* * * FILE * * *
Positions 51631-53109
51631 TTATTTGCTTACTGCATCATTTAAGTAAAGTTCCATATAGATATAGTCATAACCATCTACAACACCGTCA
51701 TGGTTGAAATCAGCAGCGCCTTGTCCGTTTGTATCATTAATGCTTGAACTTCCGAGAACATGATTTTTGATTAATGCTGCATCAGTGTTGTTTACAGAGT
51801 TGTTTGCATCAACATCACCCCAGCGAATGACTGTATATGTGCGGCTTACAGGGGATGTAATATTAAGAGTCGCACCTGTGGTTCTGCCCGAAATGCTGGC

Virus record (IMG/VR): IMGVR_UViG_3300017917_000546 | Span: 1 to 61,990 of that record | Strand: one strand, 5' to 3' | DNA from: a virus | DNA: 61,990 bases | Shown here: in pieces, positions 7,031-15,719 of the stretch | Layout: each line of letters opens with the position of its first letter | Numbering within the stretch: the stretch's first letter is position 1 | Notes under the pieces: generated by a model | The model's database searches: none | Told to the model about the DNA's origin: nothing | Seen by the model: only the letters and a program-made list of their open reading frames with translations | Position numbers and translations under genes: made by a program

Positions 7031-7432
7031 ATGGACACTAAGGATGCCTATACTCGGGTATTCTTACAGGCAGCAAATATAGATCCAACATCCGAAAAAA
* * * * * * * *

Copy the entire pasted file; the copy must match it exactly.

Positions 51631-53109
51631 TTATTTGCTTACTGCATCATTTAAGTAAAGTTCCATATAGATATAGTCATAACCATCTACAACACCGTCA
51701 TGGTTGAAATCAGCAGCGCCTTGTCCGTTTGTATCATTAATGCTTGAACTTCCGAGAACATGATTTTTGATTAATGCTGCATCAGTGTTGTTTACAGAGT
51801 TGTTTGCATCAACATCACCCCAGCGAATGACTGTATATGTGCGGCTTACAGGGGATGTAATATTAAGAGTCGCACCTGTGGTTCTGCCCGAAATGCTGGC

Virus record (IMG/VR): IMGVR_UViG_3300017917_000546 | Span: 1 to 61,990 of that record | Strand: one strand, 5' to 3' | DNA from: a virus | DNA: 61,990 bases | Shown here: in pieces, positions 7,031-15,719 of the stretch | Layout: each line of letters opens with the position of its first letter | Numbering within the stretch: the stretch's first letter is position 1 | Notes under the pieces: generated by a model | The model's database searches: none | Told to the model about the DNA's origin: nothing | Seen by the model: only the letters and a program-made list of their open reading frames with translations | Position numbers and translations under genes: made by a program

Positions 7031-7432
7031 ATGGACACTAAGGATGCCTATACTCGGGTATTCTTACAGGCAGCAAATATAGATCCAACATCCGAAAAAA